These findings also suggest that ACSS scores vary based on social media and photo editing application use. WhatsApp users had a lower acceptance of cosmetic surgery compared with nonusers, and YouTube, Tinder, and Snapchat users had a higher acceptance of cosmetic surgery compared with nonusers (Table 2). The differences in cosmetic surgery acceptance may be associated with the features and functions of the applications themselves. For instance, WhatsApp is a smartphone instant messaging application that enables users to exchange text messages, free of charge and in real time, with individuals or friend groups.13 WhatsApp users connect with other users whom they perceive have relationships close enough with them to be in direct texting communication. Because they primarily interact with friends on WhatsApp, users may be less influenced by the ideas of users outside their direct friend network. In contrast, YouTube allows users to comment on and share videos with all other YouTube users. YouTube users are therefore exposed to a broader scope of social media influence, which may be associated with higher ACSS scores. Tinder is a smartphone dating application that emphasizes self-appearance through the display of profile pictures on public dating profiles. Validation of self-worth14 is a prominent motivation for people to join and use Tinder, likely contributing to the higher ACSS scores among its users. Finally, Facebook users had no significant difference in ACSS scores compared with nonusers. Facebook allows users to primarily interact with friends whom they personally verify and add to their network. The narrow scope of self-defined Facebook friends renders its users less influenced by all Facebook users and, similar to WhatsApp, results in fewer associations between application use and ACSS scores.

The results of this study regarding the association between photo editing and attitudes toward surgery were unexpected. The structural equation model for photo editing did not have adequate power to determine an overall significant association between photo editing investment and ACSS scores. One explanation for this result may be that, in contrast to social media use, photo editing application use does not affect self-esteem enough to drive interest in cosmetic surgery. The study data noted no difference in self-esteem scores between participants who reported using at least 1 photo editing application and those who did not. This finding is consistent with previous literature,3 which reported that selfie manipulation did not significantly affect body dissatisfaction. Social media, in comparison with photo editing, may provide users with more active engagement in self-appearance through the practice of seeking, comparing, and commenting on social media content, which may result in a more evident association between social media use and cosmetic surgery attitudes. In addition, a wide variety of photo editing features exist, including tools that allow users to make general photo (eg, lighting) and body-specific (eg, reshaping facial features) changes. The use of photo editing features to make lighting changes had no significant association with cosmetic surgery attitudes. In contrast, the use of photo editing features to alter facial features was associated with increased consideration of surgery. Given the broad range of photo editing features, the association between the use of photo editing as a whole and attitudes toward surgery was not significant.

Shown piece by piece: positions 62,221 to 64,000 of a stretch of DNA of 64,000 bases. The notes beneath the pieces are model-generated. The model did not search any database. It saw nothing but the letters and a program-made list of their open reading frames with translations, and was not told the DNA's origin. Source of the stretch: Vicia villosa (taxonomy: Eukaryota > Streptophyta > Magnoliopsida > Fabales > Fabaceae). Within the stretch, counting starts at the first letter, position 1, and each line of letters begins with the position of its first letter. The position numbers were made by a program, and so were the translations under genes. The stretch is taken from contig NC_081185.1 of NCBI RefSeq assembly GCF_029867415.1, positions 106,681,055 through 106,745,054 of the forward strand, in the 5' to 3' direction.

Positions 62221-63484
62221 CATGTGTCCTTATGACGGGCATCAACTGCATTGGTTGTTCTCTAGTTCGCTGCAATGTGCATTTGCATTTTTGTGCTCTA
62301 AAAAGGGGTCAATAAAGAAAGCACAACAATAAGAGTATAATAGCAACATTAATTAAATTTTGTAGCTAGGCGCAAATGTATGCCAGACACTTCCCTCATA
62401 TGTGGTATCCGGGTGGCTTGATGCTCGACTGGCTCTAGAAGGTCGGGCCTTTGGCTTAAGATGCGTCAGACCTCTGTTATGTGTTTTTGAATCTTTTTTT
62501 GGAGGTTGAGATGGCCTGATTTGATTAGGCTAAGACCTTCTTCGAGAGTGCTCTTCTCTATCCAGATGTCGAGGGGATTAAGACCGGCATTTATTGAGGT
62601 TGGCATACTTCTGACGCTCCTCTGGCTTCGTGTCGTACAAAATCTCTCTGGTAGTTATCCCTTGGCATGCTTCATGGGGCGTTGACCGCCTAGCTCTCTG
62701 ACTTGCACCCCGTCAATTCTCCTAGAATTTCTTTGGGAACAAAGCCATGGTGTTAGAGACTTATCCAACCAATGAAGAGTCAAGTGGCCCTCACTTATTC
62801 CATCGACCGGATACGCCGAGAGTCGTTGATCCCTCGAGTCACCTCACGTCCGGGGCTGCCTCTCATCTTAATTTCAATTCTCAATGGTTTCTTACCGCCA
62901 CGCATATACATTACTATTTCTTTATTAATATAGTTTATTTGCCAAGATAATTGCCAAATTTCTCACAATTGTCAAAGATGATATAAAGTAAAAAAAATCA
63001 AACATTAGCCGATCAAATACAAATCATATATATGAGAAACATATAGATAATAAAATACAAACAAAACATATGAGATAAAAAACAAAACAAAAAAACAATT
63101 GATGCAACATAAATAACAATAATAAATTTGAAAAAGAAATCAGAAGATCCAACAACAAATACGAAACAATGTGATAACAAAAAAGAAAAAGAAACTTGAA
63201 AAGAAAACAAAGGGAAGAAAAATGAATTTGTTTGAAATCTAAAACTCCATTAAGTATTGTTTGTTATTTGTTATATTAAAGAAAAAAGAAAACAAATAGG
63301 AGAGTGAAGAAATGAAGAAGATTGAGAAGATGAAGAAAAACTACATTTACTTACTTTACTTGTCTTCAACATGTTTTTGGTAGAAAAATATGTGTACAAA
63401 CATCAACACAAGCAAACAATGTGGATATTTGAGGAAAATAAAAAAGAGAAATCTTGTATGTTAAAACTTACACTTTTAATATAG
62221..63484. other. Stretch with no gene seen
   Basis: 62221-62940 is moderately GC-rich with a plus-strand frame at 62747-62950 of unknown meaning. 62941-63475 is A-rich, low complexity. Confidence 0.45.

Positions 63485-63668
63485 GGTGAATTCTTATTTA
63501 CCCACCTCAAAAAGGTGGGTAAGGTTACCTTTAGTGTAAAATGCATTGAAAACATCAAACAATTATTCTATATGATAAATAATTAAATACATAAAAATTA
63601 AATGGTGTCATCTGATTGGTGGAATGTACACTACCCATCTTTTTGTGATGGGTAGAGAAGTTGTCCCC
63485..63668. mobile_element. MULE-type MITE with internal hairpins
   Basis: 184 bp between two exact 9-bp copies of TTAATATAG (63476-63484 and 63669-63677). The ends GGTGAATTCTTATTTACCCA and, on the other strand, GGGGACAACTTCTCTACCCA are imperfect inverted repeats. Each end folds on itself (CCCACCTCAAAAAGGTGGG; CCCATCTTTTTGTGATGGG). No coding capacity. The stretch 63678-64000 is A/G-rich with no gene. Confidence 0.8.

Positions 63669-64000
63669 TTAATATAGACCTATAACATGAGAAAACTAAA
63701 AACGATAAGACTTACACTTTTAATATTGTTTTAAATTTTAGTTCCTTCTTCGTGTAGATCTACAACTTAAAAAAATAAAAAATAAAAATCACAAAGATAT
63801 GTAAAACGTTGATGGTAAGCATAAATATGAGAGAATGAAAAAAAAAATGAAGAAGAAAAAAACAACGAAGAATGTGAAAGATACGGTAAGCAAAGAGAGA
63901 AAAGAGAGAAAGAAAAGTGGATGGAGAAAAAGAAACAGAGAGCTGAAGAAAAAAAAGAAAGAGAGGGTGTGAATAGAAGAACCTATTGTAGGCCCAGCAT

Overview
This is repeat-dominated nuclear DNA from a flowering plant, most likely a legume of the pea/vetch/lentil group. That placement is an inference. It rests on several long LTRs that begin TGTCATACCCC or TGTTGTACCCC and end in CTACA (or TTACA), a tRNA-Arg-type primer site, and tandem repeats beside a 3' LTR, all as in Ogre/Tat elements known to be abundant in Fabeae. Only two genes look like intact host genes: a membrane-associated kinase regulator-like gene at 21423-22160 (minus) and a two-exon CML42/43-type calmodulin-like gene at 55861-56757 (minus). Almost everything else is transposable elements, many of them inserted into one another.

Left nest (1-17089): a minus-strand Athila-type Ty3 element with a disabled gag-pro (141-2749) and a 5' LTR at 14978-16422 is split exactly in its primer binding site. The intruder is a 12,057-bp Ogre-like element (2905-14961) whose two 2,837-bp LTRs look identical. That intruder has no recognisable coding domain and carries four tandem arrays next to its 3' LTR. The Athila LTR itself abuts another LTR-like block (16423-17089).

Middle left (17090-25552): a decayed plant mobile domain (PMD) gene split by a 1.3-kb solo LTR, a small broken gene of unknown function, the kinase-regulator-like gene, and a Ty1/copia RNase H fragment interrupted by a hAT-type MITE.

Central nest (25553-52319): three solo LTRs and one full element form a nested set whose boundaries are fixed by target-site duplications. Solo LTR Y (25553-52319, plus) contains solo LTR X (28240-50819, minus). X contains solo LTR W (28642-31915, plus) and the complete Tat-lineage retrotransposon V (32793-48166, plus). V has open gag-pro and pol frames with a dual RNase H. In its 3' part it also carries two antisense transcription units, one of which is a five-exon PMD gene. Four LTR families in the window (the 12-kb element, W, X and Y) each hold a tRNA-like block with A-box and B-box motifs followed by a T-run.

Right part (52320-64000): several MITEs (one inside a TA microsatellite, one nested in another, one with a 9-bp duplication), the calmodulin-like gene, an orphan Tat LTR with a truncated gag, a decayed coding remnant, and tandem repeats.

Limitations

The current study is not without limitations. Because the survey was web based, the participant population was skewed to a younger demographic that was more social media savvy. All study participants reported using at least 1 social media application. This response may have resulted from the survey’s distribution though social media sites, including Reddit and Facebook, and university email lists. The study population sufficiently matched the demographics of young people seeking cosmetic surgery but was not representative of the overall population of patients seeking cosmetic surgery. Studies have reported that patients aged 18 to 24 years compose only 24% of the demographic age range of patients who seek cosmetic surgery.11 Furthermore, the web-based survey provided us with only cross-sectional data, and a longitudinal study would provide a more accurate measurement of the association between social media use and the general population’s attitudes toward surgery over time. Future studies can obtain longitudinal sample populations drawn from all age ranges to better represent the population of patients seeking cosmetic surgery.

We also recognize that a multitude of factors, including those not measured in this study, can indicate an individual’s investment in social media and photo editing applications. Previous literature15 discussed factors, including the number of social networking site friends and the reasons for social media use, that may also contribute to an individual’s overall social media investment. To account for these unobserved factors, the structural equation model used the latent variable of social media investment. Future studies with larger samples may further elucidate the association between photo editing investment and cosmetic surgery attitudes.

Conclusions

These data suggest that higher investment in social media and the use of specific social media and photo editing applications are associated with increased acceptance of cosmetic surgery. This study lays the foundation for describing the association between self-esteem, social media and photo editing application use, and perceptions of cosmetic surgery, which can help guide future patient-physician discussions regarding surgical outcomes and expectations.